Tag Archives: Employee Retention

Dramatically Change Your Company Culture in Just One Week

What if you could dramatically change your company culture in just one week?

In a way that would foster deep leadership buy-in, sharpened leadership focus, and surging employee morale?

It may sound like pixie dust, but I have seen it happen over and over.

This is not meant to be a brag, but rather to show you what’s actually possible in your company.

Last week, Wade Vugteveen, co-owner and CEO of DeHamer Landscaping outside Grand Rapids, MI, brought his executive team to visit with me in New Orleans for a strategic retreat (see photos below).  In his words, here is what he experienced after the first five days after returning to work.

 “I told my wife that I don’t really recognize our company this week. It feels like a different place.” – Wade Vugteveen

Here are seven specific changes they made –– out of probably 20 motivating and profitable changes they implemented in the first week:

1. Hold an all-leaders team-building meeting.

They held a company meeting with all leaders where they played a fun game for everyone to get to know each other and then laid out their new company values. (Their Sales Manager, who is usually quiet and in the background, led this meeting with enthusiasm.) Each foreman took the time to talk about him/herself by answering a list of questions they created. Wade said it was a great meeting that felt entirely different from anything they have ever done. It was very well-received by their team; the energy and attitude were amped up! 

2. Nominate Chief Energy Officers.

During the strategic retreat, Wade and the team decided that Adam, one of the owners, would take on the role of Operations Manager. When they got back to work, Adam set up a three-person team to be responsible for the energy and attitudes of the entire production group, with the goal of leading everyone to more positive attitudes in the workplace. Adam named this team the Chief Energy Officers. 

3. Set up a personal database.

Adam, as the new Operations Manager, created a database of all of their team members and set up a schedule to give them formal reviews (which had not been done before). Adam collected personal information from all of his new direct reports so that the executive team could get to know and care for their people better. Within the first week, Adam had already met with half of the team, giving raises and re-setting expectations. This caught a couple of unhappy team members by surprise. It worked out super well!

4. Take the team to lunch.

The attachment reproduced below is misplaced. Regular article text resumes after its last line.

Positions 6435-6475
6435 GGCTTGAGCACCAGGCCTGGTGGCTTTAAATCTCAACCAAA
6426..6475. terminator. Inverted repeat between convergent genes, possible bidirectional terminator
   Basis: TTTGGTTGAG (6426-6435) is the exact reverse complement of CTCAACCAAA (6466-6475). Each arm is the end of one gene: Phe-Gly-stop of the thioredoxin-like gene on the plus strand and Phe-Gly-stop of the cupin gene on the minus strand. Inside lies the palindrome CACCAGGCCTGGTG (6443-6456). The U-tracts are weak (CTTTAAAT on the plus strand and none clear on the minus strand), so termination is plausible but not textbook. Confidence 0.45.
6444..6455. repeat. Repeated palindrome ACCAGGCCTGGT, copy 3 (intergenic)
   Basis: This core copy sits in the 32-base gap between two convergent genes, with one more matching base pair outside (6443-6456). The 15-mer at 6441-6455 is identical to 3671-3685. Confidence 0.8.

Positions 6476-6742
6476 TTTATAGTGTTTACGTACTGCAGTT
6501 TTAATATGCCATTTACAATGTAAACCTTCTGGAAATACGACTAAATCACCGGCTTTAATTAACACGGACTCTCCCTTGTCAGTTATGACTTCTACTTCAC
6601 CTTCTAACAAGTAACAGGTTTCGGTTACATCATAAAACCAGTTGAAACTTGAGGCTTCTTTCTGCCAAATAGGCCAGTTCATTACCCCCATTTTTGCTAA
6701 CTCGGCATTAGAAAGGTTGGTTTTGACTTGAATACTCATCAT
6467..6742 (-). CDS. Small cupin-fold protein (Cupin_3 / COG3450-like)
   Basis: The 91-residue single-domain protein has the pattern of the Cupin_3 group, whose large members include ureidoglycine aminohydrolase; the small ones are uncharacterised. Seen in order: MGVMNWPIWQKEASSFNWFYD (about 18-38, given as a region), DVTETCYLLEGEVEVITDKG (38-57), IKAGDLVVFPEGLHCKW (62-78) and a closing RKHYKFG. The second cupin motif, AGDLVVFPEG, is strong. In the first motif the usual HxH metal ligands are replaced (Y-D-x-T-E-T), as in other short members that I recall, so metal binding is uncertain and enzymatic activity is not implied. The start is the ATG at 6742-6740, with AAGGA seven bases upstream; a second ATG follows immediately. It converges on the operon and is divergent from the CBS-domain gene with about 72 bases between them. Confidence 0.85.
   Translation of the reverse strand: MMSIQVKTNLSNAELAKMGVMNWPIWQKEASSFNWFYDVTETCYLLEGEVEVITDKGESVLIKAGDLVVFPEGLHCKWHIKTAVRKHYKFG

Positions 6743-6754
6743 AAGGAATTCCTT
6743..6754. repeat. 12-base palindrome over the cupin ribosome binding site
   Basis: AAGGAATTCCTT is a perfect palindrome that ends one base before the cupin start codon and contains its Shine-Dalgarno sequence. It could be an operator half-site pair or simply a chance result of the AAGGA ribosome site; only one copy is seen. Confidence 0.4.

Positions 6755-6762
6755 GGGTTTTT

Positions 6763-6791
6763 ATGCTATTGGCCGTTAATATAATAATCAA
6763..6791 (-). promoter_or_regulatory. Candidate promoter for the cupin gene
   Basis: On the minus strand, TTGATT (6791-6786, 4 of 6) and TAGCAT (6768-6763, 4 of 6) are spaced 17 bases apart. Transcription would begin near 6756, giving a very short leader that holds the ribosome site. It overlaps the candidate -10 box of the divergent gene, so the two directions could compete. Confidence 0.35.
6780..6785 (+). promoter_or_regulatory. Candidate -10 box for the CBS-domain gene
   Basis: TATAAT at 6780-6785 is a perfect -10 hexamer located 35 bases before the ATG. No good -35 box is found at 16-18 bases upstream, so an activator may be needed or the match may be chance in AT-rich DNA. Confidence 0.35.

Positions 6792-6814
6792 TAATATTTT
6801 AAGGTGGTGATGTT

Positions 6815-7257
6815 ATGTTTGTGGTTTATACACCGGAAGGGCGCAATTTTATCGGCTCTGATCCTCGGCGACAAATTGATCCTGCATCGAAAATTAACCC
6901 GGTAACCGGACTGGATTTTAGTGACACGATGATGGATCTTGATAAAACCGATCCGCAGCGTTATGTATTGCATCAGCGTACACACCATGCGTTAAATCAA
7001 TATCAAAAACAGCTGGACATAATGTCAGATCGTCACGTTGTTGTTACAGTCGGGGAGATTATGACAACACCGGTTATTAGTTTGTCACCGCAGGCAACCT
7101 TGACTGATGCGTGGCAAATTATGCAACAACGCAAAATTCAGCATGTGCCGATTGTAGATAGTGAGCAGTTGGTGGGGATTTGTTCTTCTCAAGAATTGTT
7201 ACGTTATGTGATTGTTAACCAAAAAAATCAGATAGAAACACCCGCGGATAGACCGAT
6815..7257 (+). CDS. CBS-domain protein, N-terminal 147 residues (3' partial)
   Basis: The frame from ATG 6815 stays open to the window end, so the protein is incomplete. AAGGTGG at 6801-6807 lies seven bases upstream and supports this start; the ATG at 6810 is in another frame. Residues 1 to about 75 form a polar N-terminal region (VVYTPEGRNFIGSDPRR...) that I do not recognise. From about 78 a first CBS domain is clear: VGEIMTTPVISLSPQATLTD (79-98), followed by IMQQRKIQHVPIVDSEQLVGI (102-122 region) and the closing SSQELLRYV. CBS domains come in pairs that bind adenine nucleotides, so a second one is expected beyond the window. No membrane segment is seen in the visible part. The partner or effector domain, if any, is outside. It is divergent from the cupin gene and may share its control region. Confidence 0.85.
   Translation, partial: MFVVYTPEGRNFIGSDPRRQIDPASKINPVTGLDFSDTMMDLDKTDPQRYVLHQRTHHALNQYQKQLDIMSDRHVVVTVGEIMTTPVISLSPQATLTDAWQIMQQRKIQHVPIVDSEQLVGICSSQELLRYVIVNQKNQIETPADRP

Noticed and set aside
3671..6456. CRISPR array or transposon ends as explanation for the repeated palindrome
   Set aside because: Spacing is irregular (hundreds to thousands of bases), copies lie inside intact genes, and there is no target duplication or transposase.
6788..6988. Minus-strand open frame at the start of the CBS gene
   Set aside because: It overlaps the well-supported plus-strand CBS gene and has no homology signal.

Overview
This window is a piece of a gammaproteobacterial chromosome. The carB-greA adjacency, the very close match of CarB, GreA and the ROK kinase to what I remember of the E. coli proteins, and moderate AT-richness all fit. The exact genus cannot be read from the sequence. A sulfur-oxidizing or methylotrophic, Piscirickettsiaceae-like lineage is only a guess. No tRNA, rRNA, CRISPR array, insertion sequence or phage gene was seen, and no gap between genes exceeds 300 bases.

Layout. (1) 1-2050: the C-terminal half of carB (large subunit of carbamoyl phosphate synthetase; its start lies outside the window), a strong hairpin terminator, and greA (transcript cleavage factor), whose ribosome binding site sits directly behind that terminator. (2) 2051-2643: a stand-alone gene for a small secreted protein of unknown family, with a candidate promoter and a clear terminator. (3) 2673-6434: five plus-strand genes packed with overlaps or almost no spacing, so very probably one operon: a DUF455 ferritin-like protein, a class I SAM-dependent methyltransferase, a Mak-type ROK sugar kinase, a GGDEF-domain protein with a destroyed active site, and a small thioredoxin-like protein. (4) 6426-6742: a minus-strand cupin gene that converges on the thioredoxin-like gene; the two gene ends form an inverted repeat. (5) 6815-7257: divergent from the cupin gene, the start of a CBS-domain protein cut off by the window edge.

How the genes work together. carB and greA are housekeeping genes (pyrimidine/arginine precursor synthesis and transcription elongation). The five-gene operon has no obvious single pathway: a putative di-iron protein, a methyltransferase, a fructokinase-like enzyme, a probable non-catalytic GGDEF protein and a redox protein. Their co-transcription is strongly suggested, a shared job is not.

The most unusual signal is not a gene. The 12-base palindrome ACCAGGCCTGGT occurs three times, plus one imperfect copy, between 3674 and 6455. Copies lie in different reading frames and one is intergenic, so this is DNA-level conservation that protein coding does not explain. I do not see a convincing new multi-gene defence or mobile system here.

The bar at my favorite restaurant, where I took the Dehamer executive team for a pre-event, southern creole meal.

Their Sales Manager had lunch with his salespeople and re-set much clearer expectations. Sounds like a no-brainer, but this was not part of the original Action Plan we had set. He simply made it happen. This should be happening a couple of times a year; lunching with your key leaders. When is the last time you took your people to lunch one at a time?

5. Find out what irritates your team the most and fix it.

They paved their parking lot, and oh-man did everyone really appreciate that. What’s one thing you could do to elevate everyone’s mood?

6. Remove the fires and decisions from your plate.

As CEO, Wade has been much less stressed and has had time to really focus on his role – there has been much less distracting discussions around the office and more people taking responsibility and just getting stuff done. Gotta love that. How freed up is your time?

7. Gain buy-in for cross-selling services.

Hard at work, the Dehamer executive team at my strategic retreat in New Orleans.

Their install salespeople have already sold a few lawn care and snow contracts in this first week, and they have become excited about supporting the growth of services, which was not the case before the strategic retreat. We laid out an entire cross-selling strategy where everyone will have responsibility for growth, not just the service sales team.

Wade also told me that on the flight back home, they decided to step up their plan to grow their sales team. And they already made an offer to a lawn care salesperson as a way to really accelerate the growth of their services division.

I am told that their executive team has gelled and bought into the growth plans that we laid out. As Wade shared with me, he does not recognize his company after just one week – It feels like a totally different and better place. 

Your Challenge:

It’s one thing to do a strategic planning session with your team, be it quarterly or annual.

But, it’s completely different to transform the energy of your team and actually create a plan that dramatically improves your culture and your financial results.